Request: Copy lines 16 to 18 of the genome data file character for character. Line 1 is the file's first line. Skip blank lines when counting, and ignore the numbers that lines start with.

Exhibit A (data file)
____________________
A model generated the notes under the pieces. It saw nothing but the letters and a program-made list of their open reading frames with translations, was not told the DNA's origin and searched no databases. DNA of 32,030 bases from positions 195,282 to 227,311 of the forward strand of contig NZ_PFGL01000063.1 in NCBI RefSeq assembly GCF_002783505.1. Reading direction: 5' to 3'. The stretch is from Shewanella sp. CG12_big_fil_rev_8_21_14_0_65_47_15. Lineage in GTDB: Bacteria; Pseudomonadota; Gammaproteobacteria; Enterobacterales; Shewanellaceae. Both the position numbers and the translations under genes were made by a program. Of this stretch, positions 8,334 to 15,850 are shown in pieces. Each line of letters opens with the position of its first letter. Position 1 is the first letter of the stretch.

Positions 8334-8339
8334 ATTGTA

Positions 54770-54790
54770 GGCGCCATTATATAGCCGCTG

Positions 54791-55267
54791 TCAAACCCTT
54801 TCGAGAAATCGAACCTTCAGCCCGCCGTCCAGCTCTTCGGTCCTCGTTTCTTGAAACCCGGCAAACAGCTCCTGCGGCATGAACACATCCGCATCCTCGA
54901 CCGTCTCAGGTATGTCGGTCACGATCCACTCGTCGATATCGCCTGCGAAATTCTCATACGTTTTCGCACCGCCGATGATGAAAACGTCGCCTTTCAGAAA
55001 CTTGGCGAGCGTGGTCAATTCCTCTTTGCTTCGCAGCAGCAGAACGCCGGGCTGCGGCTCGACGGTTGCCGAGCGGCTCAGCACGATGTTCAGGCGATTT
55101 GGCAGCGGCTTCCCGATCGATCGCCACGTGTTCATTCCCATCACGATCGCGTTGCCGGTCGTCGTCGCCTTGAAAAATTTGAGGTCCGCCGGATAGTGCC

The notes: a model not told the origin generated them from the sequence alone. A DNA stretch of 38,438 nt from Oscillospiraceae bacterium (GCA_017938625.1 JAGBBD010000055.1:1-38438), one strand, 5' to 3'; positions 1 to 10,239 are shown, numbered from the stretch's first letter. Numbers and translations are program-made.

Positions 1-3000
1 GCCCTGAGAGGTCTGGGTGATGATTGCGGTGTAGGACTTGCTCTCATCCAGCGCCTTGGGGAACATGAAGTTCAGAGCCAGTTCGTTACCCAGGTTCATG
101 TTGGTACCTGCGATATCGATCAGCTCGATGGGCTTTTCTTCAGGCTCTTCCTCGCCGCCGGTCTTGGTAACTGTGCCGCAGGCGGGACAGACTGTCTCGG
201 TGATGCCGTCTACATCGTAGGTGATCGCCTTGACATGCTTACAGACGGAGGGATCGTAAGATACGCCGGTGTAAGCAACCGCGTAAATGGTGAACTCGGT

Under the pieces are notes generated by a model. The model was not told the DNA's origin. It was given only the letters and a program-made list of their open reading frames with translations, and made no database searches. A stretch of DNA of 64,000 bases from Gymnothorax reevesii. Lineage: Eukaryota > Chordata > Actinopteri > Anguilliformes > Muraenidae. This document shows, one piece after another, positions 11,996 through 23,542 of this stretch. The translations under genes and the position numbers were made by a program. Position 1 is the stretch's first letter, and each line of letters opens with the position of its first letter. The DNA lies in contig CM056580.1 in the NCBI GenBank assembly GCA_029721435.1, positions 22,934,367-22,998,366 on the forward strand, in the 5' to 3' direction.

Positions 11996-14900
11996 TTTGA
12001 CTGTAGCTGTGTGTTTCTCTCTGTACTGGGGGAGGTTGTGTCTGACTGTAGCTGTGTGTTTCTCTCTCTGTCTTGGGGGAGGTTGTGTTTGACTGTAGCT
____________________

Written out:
201 TGATGCCGTCTACATCGTAGGTGATCGCCTTGACATGCTTACAGACGGAGGGATCGTAAGATACGCCGGTGTAAGCAACCGCGTAAATGGTGAACTCGGT

Under the pieces are notes generated by a model. The model was not told the DNA's origin. It was given only the letters and a program-made list of their open reading frames with translations, and made no database searches. A stretch of DNA of 64,000 bases from Gymnothorax reevesii. Lineage: Eukaryota > Chordata > Actinopteri > Anguilliformes > Muraenidae. This document shows, one piece after another, positions 11,996 through 23,542 of this stretch. The translations under genes and the position numbers were made by a program. Position 1 is the stretch's first letter, and each line of letters opens with the position of its first letter. The DNA lies in contig CM056580.1 in the NCBI GenBank assembly GCA_029721435.1, positions 22,934,367-22,998,366 on the forward strand, in the 5' to 3' direction.

Positions 11996-14900